November 29: Day of Record
As I reported earlier, we returned this morning to the provincial adoption registration office to complete some paperwork. The process is a little more complicated than that, but before I get into it, a little more about Emily!
Yesterday was Gotcha Day, which means we received Emily from the orphanage director. We are quickly learning what she likes and dislikes, and we are also quickly learning that "very active" (the terms used to describe Emily's activities in reports from the orphanage and foster family) translates into "doesn't like to go to sleep." She took only a brief nap yesterday; only after Debbie rocked her and sang to her for some time did she finally succumb to sleep. And last night, she didn't want to go to sleep; she cried loud and long until someone came to pick her up. She ended up sleeping for part of the night with Daniel and part of the time with Deborah. Needless to say, we experienced a tiring night! Sydney managed to sleep through all the crying, but Tom was not as fortunate; he has an adjoining room to ours, but the closed door could not contain Emily's loudest screams! Emily finally fell soundly asleep last night, so we all managed to wake up around 6 AM after having slept soundly for at least a few hours.
This morning Emily seemed happy to see us, and she displayed no ill effects of a sleepless night. We ate breakfast together in the hotel, then Deborah and I went to the registration office again while Tom and Sydney remained in the hotel. Turns out they made some friends among the wait staff in the main hotel restaurant, so Sydney had her hair done by one of the waitresses.
A little about the Day of Record. Our adoption of Emily is official only after the adoption affairs registrar records the adoption. This happened today, so our official date of adoption is November 29, even though we received Emily on November 28. During our visit to the adoptive affairs office, we had a family photo taken for the official registration document. We then conducted an interview with the registration official who asked us questions about why we wanted to adopt Emily and what our plans for her future might be. We also received some gifts from the orphanage director - Emily's immunization records and a copy of the "finding ad" placed in the local newspaper. The finding ad is required any time a baby is found abandoned, in hopes that some relative might recognize the photos or description and claim the child. After 60 days, the child is officially declared "abandoned" and can then be placed up for adoption. Finally, we offered our gifts, both monetary and physical, to the registration official, the orphanage director, the foster family, and the orphanage officials who oversaw Emily's foster care. We also paid several registration and paperwork fees.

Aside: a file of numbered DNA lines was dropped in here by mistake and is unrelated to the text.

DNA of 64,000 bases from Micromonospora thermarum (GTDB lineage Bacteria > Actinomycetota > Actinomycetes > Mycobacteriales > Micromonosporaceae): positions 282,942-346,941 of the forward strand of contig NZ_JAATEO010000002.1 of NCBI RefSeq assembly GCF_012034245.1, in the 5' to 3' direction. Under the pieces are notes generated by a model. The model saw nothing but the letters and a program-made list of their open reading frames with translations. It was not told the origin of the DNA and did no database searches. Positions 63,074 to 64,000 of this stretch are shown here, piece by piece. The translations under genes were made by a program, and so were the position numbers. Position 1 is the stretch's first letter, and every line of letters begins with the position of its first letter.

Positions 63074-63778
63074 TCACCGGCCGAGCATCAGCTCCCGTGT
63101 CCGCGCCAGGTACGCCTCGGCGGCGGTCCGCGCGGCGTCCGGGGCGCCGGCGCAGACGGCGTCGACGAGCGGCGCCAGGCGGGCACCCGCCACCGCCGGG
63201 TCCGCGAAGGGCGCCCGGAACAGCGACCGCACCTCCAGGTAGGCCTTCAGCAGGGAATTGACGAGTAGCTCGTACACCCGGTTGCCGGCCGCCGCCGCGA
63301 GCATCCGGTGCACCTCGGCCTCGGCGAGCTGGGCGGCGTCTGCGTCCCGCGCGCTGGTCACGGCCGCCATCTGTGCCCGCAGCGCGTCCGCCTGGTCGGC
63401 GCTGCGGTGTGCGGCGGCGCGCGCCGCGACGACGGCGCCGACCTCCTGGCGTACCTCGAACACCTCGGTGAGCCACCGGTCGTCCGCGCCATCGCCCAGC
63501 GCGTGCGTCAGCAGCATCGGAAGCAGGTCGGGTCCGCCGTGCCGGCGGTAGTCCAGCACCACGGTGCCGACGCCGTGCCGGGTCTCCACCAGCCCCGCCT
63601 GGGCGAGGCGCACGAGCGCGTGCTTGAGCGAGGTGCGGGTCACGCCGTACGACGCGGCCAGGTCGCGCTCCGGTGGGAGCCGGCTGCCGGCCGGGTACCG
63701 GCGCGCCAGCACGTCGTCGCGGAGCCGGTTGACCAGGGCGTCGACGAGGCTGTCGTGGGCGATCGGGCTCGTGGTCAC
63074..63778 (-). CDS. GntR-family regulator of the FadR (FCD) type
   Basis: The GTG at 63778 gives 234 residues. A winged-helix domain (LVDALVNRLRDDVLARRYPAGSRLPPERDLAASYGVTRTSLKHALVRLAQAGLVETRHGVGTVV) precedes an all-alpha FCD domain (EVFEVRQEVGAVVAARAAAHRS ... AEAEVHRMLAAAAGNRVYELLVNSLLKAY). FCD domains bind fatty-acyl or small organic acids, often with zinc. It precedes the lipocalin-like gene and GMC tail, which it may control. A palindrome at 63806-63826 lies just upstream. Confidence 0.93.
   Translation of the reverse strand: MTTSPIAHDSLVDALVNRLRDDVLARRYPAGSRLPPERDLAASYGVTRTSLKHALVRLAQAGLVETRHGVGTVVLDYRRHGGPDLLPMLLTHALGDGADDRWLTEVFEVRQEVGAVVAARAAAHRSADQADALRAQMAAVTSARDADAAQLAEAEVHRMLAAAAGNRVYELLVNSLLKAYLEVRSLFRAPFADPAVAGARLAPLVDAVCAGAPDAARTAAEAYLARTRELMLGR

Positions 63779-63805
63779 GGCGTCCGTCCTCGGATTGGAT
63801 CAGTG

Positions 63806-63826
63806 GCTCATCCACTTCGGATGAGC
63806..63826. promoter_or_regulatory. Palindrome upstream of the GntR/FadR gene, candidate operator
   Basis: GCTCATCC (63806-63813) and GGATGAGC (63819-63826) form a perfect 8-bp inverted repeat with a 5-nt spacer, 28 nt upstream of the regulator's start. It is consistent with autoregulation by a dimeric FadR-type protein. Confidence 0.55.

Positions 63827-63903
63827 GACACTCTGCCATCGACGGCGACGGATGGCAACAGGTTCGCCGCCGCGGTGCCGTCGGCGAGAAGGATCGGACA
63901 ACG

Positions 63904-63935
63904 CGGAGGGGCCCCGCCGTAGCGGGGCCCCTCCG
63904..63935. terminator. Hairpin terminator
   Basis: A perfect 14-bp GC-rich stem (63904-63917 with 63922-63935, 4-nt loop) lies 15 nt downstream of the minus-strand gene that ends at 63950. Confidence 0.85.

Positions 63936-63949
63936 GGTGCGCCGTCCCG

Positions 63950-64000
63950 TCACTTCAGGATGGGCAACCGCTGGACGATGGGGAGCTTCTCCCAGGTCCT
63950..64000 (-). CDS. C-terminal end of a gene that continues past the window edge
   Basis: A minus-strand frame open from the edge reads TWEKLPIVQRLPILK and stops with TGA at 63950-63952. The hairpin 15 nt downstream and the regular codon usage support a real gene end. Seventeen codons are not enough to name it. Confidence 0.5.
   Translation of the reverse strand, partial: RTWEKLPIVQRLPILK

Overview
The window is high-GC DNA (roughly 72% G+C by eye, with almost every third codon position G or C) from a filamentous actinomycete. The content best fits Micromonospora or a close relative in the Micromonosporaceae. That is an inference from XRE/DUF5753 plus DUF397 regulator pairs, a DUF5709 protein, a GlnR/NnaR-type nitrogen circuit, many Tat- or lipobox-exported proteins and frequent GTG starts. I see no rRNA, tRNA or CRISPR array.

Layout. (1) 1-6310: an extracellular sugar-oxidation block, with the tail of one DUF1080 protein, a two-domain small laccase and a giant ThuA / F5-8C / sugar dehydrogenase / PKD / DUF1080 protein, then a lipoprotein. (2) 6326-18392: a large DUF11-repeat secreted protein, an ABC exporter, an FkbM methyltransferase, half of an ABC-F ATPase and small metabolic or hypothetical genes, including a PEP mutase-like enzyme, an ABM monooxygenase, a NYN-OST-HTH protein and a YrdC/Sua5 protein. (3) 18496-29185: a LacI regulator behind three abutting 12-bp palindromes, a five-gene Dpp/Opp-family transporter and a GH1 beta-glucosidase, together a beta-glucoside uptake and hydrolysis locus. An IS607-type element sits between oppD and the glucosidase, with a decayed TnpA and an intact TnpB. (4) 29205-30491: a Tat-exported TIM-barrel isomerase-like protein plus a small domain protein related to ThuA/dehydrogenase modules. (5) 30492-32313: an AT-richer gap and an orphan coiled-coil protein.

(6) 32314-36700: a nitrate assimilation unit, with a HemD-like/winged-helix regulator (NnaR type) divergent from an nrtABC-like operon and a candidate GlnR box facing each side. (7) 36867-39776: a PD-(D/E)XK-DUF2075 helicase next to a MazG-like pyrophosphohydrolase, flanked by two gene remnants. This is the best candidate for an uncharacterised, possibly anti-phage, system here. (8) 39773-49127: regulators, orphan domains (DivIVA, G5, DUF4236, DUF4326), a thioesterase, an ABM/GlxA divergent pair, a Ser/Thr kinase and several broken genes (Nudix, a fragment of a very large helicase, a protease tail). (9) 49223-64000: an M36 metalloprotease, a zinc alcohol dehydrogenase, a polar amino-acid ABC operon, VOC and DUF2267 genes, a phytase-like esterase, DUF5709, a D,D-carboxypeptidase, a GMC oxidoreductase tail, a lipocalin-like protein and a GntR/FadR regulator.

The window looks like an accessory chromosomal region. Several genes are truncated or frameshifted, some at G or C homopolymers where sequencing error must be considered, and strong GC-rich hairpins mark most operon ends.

We are pleased that Emily is officially ours. We will return once more to the adoption affairs office to receive Emily's Chinese passport; this passport will be used to apply for her visa from the US Consulate so she can return with us to the United States. We should receive the passports Friday, and we fly to Ghangzhou on Saturday for our meeting with the US Consulate.
Emily appears to be doing well. She has been appropriately happy, upset, frustrated, and funny. She's been using her diapers quite effectively, and she's eating as often as we'll give her food, often asking for more. A local pediatrician examined her yesterday and pronounced her fit, so as far as we can tell, Emily is healthy and happy. She has the requisite runny nose, but what baby doesn't?
I've posted a few additional photos to our public File Share - you can reach it at http://homepage.mac.com/hocuttfamily/public. Open the "Emily Becomes a Hocutt" folder to preview and download the photos. And more will come!